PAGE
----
Green Day: American Idiot
By Larry Zamel, 17, Fairfax HS
But when I heard the first track, "American Idiot," I thought "Damn! Not a bad start!" As I finished the second track, "Jesus of Suburbia," I was really impressed. The first two tracks are almost 100 percent Green Day sound, fast-paced distortion, guitars with a few new twists, but mainly the old Green Day hooks.
But American Idiot is more than just an old Green Day album. It tells a story, with the characters St. Jimmy, Whatsername and the Jesus of Suburbia appearing on songs throughout the record. Their stories represent lead singer Billie Joe Armstrong’s views about America. This record will piss some people off, with lyrics about America’s growing failure in the last few years, the corrupt media and the fear after 9/11.
On the song "American Idiot" Billie Joe sarcastically sings "Welcome to a new kind of tension/ All across the alienation" and "Well maybe I’m the faggot, America/ I’m not a part of a redneck agenda." This is also Green Day’s most personal record to date; it has the ballad "Wake Me Up When September Ends," a great track that deals with the death of Billie Joe’s dad, an issue that was never really addressed on other Green Day records.
I hope they win every single Grammy they’re nominated for this year because they deserve them.
Rufus Wainwright: Want One
By Marvin Novelo, 17, Franklin HS
Relying more on classic artists, like the late Freddie Mercury, lead singer of Queen, for inspiration, Rufus Wainwright proves that traditional pop/rock is still alive and well in an age of superficial superstars. Want One is a collection of elegantly written songs that are passionate and somber, but not sleep-inducing. Like Wainwright’s earlier albums, Want One has themes of love, family and drugs. However, it doesn’t sound redundant.
Want One truly shines on the tracks that are supported by an orchestra. The first single, "Oh What a World," starts out with Wainwright humming slowly with the tuba as the only instrument. After Wainwright sings the chorus once, more instruments are introduced, and by the third time it’s a full-blown symphony with pianos, harps, trumpets, violins, flutes and piccolos. It sounds almost like a Broadway musical! The lyrics hide incredible depth and never feel forced or rushed. The song that has the best lyrics is "Go or Go Ahead." "But oh Medusa kiss me and crucify/ This unholy notion of the mythic power of love." The album isn’t always sullen. The somewhat comedic and folk-inspired "14th Street," picks up the pace with its loud trumpets and Wainwright’s more upbeat voice.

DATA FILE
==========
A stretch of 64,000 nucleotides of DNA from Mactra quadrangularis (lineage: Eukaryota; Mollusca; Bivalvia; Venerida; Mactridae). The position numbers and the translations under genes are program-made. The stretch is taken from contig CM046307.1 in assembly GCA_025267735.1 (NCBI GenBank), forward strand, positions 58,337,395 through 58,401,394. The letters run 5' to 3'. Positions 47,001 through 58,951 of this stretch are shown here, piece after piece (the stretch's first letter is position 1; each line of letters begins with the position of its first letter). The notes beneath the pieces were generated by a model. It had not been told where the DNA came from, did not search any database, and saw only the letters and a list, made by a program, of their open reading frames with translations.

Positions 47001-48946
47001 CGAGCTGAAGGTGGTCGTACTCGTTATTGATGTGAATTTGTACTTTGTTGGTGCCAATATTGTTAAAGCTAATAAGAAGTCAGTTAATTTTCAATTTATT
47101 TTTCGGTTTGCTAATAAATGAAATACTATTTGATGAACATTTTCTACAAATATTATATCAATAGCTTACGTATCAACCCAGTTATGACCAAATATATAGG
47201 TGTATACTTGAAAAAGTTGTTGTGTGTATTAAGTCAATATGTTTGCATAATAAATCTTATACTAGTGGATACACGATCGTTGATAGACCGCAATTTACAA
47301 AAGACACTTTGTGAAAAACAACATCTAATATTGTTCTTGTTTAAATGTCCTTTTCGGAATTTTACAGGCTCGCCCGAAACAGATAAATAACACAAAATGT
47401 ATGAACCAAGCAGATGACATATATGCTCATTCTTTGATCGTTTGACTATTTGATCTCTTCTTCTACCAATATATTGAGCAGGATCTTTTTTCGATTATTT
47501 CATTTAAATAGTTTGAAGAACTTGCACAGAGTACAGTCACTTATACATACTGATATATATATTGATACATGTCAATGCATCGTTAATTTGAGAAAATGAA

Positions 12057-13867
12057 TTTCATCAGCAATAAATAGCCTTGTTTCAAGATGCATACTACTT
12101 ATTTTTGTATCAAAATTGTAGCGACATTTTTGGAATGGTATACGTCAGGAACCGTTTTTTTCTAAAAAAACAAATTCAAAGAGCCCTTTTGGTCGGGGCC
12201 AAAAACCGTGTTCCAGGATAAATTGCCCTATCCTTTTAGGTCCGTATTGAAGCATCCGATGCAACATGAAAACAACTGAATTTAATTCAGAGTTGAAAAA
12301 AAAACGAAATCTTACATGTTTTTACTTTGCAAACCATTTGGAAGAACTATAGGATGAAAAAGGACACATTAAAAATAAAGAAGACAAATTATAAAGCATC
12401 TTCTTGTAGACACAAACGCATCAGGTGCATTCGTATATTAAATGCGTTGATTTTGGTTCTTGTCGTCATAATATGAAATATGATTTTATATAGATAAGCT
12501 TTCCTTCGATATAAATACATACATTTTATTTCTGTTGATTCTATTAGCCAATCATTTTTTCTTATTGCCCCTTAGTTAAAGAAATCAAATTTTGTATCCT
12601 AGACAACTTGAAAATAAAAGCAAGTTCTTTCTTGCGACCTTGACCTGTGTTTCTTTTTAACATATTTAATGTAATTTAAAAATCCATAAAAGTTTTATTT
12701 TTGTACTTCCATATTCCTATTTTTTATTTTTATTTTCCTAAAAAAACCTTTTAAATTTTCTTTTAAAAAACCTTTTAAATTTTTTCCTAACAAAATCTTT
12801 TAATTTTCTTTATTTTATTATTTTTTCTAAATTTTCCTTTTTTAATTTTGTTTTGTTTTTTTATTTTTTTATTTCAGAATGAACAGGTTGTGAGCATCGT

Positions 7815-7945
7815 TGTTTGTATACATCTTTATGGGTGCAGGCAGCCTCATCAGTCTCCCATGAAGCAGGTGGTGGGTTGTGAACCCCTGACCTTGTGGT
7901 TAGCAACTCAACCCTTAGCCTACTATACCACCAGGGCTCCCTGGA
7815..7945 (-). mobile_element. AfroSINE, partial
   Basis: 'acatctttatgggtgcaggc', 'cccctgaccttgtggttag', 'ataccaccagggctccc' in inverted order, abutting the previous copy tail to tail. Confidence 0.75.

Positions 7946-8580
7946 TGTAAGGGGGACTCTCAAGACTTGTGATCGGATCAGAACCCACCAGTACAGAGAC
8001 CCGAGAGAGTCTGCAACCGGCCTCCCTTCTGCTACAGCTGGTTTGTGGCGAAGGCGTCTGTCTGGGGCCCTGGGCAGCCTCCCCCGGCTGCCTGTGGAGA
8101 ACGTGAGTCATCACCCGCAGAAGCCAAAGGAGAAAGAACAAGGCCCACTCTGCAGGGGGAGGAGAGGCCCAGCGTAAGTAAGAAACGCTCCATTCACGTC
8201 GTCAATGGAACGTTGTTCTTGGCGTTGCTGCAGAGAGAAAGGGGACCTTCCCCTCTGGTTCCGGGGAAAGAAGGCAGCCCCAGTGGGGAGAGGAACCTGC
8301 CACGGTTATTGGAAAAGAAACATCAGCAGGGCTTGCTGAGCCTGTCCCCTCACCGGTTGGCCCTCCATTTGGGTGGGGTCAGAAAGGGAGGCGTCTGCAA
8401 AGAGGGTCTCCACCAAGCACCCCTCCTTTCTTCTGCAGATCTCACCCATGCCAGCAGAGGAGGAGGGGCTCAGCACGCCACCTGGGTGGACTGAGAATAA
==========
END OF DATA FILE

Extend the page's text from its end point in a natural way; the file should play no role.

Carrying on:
However, not all is great in Want One. The abundant metaphors, similes and allusions may be too much for some listeners. However, it’s a great album in many respects that probably won’t get the attention it deserves, since Wainwright’s music doesn’t have the appeal that the latest teen queen does.
The Hives: Tyrannosaurus Hives
By Andrea Domanick, 17, Harvard-Westlake School
Be warned: the Hives are out to get you. And there’s no avoiding getting sucked into the band’s latest album with its infectious staccato punk riffs and madman belting vocals. Tyrannosaurus Hives is a perfect 12-song arsenal from the Swedish quintet.
Looking dapper in white blazers and bow-ties, the Hives have followed up their 2001 garage rock staple Veni Vidi Vicious by stripping down and refining their signature screamy, lo-fi clamor of Swedish guitar rock into their own twisted masterpiece. Frontman Howlin’ Pelle Almqvist’s belting yowl is every scream of joy and rage that you’ve ever wanted to let loose. Though the lyrics are hard to understand amidst Almqvist’s shouting, they range from vaguely anti-establishment, "But ah no this I see/ there’s nothing wrong with me/ There’s no deadbeat regime rider inside of me" in "Abra Cadaver" to the pompous and jeering exclamations of "Diabolic Scheme."
On 11 of the 12 tracks, the guitars of Nicholaus Arson and Vigilante Carlstroem race on like an out-of-control train kept in line only by the precision of drummer Chris Dangerous and bassist Dr. Matt Destruction. They only veer away once: on the disc’s standout quasi-ballad, "Diabolic Scheme." The song starts off as a mess of synthesized strings, Almqvist’s maniacal shrieks and diabolical lyrics like "Well from greatness to greatness is where I span/ You have me for a moment, grab on while you can," then crashes into an equally wicked guitar solo that breathes Pink Floyd. But the finest example of the band’s sound comes on "B is for Brutus," which sounds like a mechanical dinosaur running rampant through a city. There’s no avoiding these diabolic Swedes with names that match their music. Sooner or later they’ll get you. The Hives have already infected me. And I like it.